Students learning English as a new language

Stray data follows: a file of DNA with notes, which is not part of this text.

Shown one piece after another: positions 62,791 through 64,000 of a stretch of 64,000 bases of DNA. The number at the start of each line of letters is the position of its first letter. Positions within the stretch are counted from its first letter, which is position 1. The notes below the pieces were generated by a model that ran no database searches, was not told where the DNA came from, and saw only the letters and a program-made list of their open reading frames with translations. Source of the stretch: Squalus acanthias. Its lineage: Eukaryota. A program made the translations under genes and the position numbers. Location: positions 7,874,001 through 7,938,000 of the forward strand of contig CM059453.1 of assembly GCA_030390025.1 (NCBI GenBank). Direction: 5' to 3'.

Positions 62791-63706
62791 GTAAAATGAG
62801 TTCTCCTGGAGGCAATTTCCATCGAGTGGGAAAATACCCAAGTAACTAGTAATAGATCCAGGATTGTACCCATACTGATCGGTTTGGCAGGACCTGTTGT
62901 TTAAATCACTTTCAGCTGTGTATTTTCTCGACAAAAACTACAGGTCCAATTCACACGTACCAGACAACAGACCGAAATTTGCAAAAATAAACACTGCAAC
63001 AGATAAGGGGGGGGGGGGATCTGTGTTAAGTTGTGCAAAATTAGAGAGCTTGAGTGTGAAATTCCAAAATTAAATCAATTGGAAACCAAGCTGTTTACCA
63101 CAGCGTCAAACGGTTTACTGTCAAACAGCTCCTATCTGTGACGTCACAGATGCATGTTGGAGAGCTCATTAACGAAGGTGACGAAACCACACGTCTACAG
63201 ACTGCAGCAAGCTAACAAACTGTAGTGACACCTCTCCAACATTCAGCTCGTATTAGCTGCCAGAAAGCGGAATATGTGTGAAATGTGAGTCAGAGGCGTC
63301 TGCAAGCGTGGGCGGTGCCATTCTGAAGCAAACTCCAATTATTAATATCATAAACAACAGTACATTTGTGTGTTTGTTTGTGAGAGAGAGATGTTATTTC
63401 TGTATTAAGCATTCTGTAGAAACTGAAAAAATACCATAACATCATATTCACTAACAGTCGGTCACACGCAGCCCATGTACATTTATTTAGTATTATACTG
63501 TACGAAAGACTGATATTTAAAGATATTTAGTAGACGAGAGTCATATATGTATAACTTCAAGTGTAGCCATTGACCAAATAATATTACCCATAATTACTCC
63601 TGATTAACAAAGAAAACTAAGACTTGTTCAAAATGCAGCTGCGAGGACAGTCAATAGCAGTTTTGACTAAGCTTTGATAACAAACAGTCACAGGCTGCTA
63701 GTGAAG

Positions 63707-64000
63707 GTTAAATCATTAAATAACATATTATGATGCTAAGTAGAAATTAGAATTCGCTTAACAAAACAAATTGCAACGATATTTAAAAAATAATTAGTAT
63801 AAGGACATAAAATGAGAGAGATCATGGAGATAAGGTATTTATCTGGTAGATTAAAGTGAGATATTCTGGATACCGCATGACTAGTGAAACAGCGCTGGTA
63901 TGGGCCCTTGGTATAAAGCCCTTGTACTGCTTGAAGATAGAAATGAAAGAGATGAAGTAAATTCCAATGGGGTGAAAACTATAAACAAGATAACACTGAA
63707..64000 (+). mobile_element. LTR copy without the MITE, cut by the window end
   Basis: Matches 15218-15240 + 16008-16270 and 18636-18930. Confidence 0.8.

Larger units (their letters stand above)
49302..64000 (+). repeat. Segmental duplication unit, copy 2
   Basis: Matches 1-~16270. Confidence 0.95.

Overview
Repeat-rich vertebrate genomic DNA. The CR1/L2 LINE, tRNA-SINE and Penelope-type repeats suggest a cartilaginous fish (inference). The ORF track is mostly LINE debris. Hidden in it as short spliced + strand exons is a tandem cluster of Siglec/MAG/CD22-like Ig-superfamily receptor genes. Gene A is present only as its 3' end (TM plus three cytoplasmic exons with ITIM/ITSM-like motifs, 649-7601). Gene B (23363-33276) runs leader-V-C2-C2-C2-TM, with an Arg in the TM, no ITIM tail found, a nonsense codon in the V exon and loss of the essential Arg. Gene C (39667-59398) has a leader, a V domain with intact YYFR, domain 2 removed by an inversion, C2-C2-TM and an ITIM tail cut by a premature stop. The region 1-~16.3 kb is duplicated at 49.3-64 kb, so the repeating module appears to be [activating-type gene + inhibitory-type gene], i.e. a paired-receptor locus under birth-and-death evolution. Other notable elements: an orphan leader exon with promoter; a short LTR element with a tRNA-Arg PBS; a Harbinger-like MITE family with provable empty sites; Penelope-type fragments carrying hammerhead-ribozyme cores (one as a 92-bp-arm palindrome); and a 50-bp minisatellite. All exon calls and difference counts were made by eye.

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1 SYLVIA M. VARDELL NANCY L. HADAWAY TERRELL A. YOUNG Matching books and readers: Selecting literature for English learners This article offers suggestions on how to choose books to aid English learners with language acquisition and comprehension. Students learning English as a new language are the fastest growing group in U.S. schools today. These learners come from a multitude of countries and backgrounds. They speak many languages, and their reading levels range from preschool to high school. These students do not have the luxury of an extended time frame to become accustomed to their new language. They experience great cognitive demands as they are asked to quickly learn both language and content in order to participate fully in the school curriculum. The term English learner is used here to represent individuals who are in the process of learning English after learning a first or other language. Although second-language learner is another term often used to refer to English-language learners, it is not always an accurate label because English may not be the second language to be learned by the individual. As Freeman, Freeman, and Mercuri (2002, p. xiii) have noted, In the past, we have referred to students who do not speak English as their first language as secondlanguage learners or bilingual learners... However, we have become uncomfortable using these terms since we are aware that many English language learners are, in fact, adding a third, fourth, or even fifth language to their repertoire... The term we currently use is English language learners or simply English learners. Even native speakers of English are English language learners in a sense, but students for whom English is not the native language face the specific task of learning English. Literature can play a critical role in immersing children in their new language. Both school and classroom libraries are integral parts in this process because access to books has been shown to encourage more frequent reading (Krashen, 1998; McQuillan, 1998; Neuman, 1999; Neuman & Celano, 2001). Indeed, students in classrooms with libraries read 50% more books than students in classrooms without them (Morrow, 2003). Access to classroom libraries may be even more important for English learners (Chambliss & McKillop, 2000). Placing meaningful books in English learners hands helps them develop and practice as readers and writers in a new language (Hadaway, Vardell, & Young, 2002c). English learners need extensive practice with their new language opportunities to hear and use English in a variety of purposeful, authentic contexts. To accomplish this, teachers can use read-alouds, book talks, story retellings, literature circles, book buddies, author studies, and other reading response projects (Gambrell, Morrow, & Pennington, 2002). A study conducted in six elementary schools in Texas on the U.S. Mexico border with 78 teachers and 2,500 English learners (Roser, Hoffman, & Farest, 1990) focused on the integration of literature and related instructional strategies into the language arts block. As a result of this integration, statistically significant growth in scores on the state-mandated basic skills test was noted in five of the six schools. As librarians and teachers begin to think about their English learners and select appropriate books for their libraries and classrooms, some general considerations emerge. The purpose of this article is to offer some guidelines and beginning booklists for selecting literature that can facilitate the International Reading Association (pp ) doi: /rt